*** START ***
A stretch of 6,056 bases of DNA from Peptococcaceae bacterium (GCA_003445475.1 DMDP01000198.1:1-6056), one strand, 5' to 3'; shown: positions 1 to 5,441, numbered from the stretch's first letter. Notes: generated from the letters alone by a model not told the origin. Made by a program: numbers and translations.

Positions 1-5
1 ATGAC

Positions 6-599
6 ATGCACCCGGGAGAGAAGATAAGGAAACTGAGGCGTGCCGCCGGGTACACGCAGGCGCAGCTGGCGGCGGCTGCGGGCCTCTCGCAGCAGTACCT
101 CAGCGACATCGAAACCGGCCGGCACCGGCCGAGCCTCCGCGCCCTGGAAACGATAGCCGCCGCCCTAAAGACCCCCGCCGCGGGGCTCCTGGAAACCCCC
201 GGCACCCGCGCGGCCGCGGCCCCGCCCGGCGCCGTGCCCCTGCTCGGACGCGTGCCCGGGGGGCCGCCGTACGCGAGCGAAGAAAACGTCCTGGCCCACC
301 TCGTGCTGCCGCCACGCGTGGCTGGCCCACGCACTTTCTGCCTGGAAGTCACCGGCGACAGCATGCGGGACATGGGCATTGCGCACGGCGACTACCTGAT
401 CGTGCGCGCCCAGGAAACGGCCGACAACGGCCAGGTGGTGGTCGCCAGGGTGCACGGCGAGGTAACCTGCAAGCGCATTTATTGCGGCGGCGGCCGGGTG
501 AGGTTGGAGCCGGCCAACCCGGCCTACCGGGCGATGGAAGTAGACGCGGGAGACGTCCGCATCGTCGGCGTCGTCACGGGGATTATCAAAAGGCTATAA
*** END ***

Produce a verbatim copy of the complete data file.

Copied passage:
A stretch of 6,056 bases of DNA from Peptococcaceae bacterium (GCA_003445475.1 DMDP01000198.1:1-6056), one strand, 5' to 3'; shown: positions 1 to 5,441, numbered from the stretch's first letter. Notes: generated from the letters alone by a model not told the origin. Made by a program: numbers and translations.

Positions 1-5
1 ATGAC

Positions 6-599
6 ATGCACCCGGGAGAGAAGATAAGGAAACTGAGGCGTGCCGCCGGGTACACGCAGGCGCAGCTGGCGGCGGCTGCGGGCCTCTCGCAGCAGTACCT
101 CAGCGACATCGAAACCGGCCGGCACCGGCCGAGCCTCCGCGCCCTGGAAACGATAGCCGCCGCCCTAAAGACCCCCGCCGCGGGGCTCCTGGAAACCCCC
201 GGCACCCGCGCGGCCGCGGCCCCGCCCGGCGCCGTGCCCCTGCTCGGACGCGTGCCCGGGGGGCCGCCGTACGCGAGCGAAGAAAACGTCCTGGCCCACC
301 TCGTGCTGCCGCCACGCGTGGCTGGCCCACGCACTTTCTGCCTGGAAGTCACCGGCGACAGCATGCGGGACATGGGCATTGCGCACGGCGACTACCTGAT
401 CGTGCGCGCCCAGGAAACGGCCGACAACGGCCAGGTGGTGGTCGCCAGGGTGCACGGCGAGGTAACCTGCAAGCGCATTTATTGCGGCGGCGGCCGGGTG
501 AGGTTGGAGCCGGCCAACCCGGCCTACCGGGCGATGGAAGTAGACGCGGGAGACGTCCGCATCGTCGGCGTCGTCACGGGGATTATCAAAAGGCTATAA